Broadsword said...

Mayuresh!

Why don't you try reading something other than blogs. Perhaps some technical literature on how canisterised missiles work?

Just to whet your appetite, here's a hint: the missile is stored in the canister, year-round, year after year. When it has to move, a truck hauls the ready-to-roll, ready-to-fire canister to the firing point. Then, upon reaching the launch point, it is fired from that same canister.

That is what is meant by a road-mobile missile. Re-read my article now... then read some more on the subject.

Allbest

Simranjit Singh said...

Hi Ajai Sir

Thanks for this latest news on Agni. Your articles are very helpful & knowledgeable to people like me who are not related to defence sector but are very keen & enthusiastic to learn about it.

Sir, I have a query related to NAL Saras. According to wiki, production is due to start from next year but we haven't heard anything new coming out of NAL. Can you please get us some new news about Saras ?? That'll be very generous of you.

Last time I heard there were some weight issues. Have they been resolved & what about PV3 ??


Thanks

Vincent the Great said...

What a jump from Olympics hosted on its own land to becoming a global military power.

As usual, your ex-espionage network lives up to its reputation, by correctly tying your country's fortune to the Glorious Soviet Union and then now allowing double agents to flee to America with satchel-loads of documents.

China will never become a military power of note, because no one will ever help them, and for every dollar they spend on outward defence, they have to spend 3 on internal dissent.

Name me one Chinese equipments that is more advanced than American Gulf War 1991. Tick tock tick tock.

Broadsword said...

Vincent:

As usual, you're largely off subject. Soviet Union, satchels to America, China doomed... everything in your little angst-riddled heart except for any sense on the subject of the article.

I notice also that, after loud boasting about your background as a commando officer, you have avoided replying to my (very polite) question about which army you served.

You're not the first and, sadly, not the last person to create a grandiose, larger-than-life internet persona to make up for what must be a sad and inadequate life. I would have had no problem with your fictional identity, if only you had posted some sense rather than the crude and vituperative tirades that you believe go with your 'commando' identity. Alas, there is only venom and no value.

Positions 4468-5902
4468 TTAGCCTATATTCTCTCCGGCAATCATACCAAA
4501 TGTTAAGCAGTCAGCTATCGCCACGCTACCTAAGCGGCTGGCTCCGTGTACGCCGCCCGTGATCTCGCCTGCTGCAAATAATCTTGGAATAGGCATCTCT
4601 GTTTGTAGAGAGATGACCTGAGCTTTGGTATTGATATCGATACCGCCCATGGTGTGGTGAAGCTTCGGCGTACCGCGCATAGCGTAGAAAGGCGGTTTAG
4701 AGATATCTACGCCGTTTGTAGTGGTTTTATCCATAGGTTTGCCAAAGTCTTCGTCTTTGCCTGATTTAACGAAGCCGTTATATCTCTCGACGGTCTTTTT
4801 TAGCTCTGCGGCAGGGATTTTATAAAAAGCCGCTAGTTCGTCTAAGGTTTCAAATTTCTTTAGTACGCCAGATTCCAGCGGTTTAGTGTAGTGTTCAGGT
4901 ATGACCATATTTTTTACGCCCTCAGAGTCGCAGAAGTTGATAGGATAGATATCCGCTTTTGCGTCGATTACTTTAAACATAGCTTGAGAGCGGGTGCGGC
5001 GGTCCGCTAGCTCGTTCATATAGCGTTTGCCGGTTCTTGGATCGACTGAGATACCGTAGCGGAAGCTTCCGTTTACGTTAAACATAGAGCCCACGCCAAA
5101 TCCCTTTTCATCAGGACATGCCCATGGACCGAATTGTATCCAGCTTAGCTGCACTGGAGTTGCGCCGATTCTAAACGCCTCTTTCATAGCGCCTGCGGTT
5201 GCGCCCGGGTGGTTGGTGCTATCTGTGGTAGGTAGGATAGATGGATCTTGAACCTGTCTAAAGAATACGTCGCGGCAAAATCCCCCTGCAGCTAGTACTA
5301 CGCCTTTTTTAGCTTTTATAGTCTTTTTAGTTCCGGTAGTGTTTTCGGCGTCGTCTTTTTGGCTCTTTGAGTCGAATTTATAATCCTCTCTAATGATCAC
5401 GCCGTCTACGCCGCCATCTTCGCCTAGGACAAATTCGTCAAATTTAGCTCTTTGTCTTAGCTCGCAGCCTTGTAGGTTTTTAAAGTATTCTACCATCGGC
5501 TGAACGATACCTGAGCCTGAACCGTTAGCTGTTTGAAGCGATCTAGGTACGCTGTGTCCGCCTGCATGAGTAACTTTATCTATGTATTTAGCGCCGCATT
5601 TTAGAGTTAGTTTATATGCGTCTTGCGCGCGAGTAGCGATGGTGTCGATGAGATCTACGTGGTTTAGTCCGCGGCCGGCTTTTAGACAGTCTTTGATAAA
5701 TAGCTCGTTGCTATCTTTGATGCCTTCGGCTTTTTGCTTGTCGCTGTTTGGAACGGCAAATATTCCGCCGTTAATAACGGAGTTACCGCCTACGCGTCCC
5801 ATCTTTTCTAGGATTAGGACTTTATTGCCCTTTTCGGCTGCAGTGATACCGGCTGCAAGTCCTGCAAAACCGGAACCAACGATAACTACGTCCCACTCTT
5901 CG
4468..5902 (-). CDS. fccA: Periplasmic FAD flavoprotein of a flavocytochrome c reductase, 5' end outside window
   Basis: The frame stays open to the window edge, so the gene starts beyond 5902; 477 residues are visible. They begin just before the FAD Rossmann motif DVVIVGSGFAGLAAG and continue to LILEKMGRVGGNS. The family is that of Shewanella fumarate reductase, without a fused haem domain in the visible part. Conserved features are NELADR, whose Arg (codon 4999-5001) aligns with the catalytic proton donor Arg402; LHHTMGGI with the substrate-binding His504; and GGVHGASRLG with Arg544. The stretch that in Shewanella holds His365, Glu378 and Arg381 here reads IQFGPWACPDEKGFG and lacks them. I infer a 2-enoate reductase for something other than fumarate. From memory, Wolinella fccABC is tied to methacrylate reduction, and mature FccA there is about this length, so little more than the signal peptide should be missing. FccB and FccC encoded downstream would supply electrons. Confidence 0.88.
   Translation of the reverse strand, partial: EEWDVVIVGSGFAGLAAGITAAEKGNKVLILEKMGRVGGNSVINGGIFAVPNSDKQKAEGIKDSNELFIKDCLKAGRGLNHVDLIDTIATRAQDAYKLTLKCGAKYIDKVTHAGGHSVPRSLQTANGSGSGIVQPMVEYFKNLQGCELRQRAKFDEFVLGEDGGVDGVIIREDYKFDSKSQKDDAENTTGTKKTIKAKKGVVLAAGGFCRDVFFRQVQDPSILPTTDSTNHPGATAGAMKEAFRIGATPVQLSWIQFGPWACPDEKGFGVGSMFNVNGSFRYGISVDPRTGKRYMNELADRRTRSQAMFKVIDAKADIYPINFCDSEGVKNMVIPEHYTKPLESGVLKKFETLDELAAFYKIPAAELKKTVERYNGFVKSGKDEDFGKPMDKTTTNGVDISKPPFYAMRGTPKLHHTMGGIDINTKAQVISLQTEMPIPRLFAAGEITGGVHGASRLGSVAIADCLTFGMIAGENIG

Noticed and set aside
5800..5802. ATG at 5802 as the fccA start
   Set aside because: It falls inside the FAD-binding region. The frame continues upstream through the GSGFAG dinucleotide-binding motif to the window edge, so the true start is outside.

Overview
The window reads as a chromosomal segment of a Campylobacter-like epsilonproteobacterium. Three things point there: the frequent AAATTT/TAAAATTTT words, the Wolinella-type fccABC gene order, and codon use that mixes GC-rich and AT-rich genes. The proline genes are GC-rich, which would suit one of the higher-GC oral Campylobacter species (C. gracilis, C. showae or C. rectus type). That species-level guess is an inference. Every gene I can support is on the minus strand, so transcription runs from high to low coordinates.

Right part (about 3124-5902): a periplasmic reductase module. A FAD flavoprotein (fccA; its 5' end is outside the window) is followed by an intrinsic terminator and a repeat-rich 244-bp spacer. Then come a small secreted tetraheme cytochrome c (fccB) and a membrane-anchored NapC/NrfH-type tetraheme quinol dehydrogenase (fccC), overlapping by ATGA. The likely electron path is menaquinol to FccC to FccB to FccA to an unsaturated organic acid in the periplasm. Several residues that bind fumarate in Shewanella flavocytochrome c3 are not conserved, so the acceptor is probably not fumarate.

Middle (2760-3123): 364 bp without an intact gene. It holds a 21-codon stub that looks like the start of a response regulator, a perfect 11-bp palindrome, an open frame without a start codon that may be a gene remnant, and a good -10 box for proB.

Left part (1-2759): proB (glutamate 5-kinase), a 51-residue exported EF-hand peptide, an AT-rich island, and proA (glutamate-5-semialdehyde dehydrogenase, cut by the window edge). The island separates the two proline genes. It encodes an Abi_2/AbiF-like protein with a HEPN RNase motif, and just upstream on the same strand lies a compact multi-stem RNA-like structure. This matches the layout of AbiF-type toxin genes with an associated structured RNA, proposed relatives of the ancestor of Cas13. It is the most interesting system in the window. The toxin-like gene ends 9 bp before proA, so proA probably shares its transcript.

Vincent the Great... how pathetic is that?

Akash said...

Orso,
You need to be clearer in your comments - you said "failure of the IGMDP" - implying a failure of the entire program, whereas all you have posted so far is that ONE missile of the five systems under development did not come around in time! So please check your facts.
The IGMP or as some refer to it, the IGMDP, had FIVE missile systems in it, the Agni & Prithvi demonstrators, and the Akash, Trishul and Nag. Of these lets check the status today:

Both Agni & Prithvi series are successful and in series production, the follow on variants being launched as individual programs (And not part of the IGMP), but the point remains, that the basic tech for the first variants of these systems was proven first in the IGMP and it was clearly successful.

Agni - Agni1,2 in production, 3 in trials
Prithvi - 1,2 in series production as is Dhanush

Now tactical missiles.
The Akash - cleared all trials, 2 squadrons on order by IAF, Air Marshal Barbora has noted IAF wants more squadrons for North East.

That apart, its systems are also quite successful, the IAF has ordered no less than 37 Rohini 3DCAR radars, the Navy 2 (with need for a few more) and the IA has recently had its version clear trials.

The Nag - 443 missiles, and some 11-13 Namicas ordered (launchers)as an initial order.

Of the entire IGMP only the Trishul failed to come around in time & requirement,whats interesting though is that by the final trials, its guidance issues were resolved, and the IAF apparently took up the handful of trial launchers and missiles.

So to say the IGMP is a failure, by any means, is inaccurate. By any standard, its a very successful program especially considering its provided India with strategic missiles such as the Agni and self reliance in radar systems.

Anonymous said...

sir, is there an upcoming cansister launched version of Agni 4?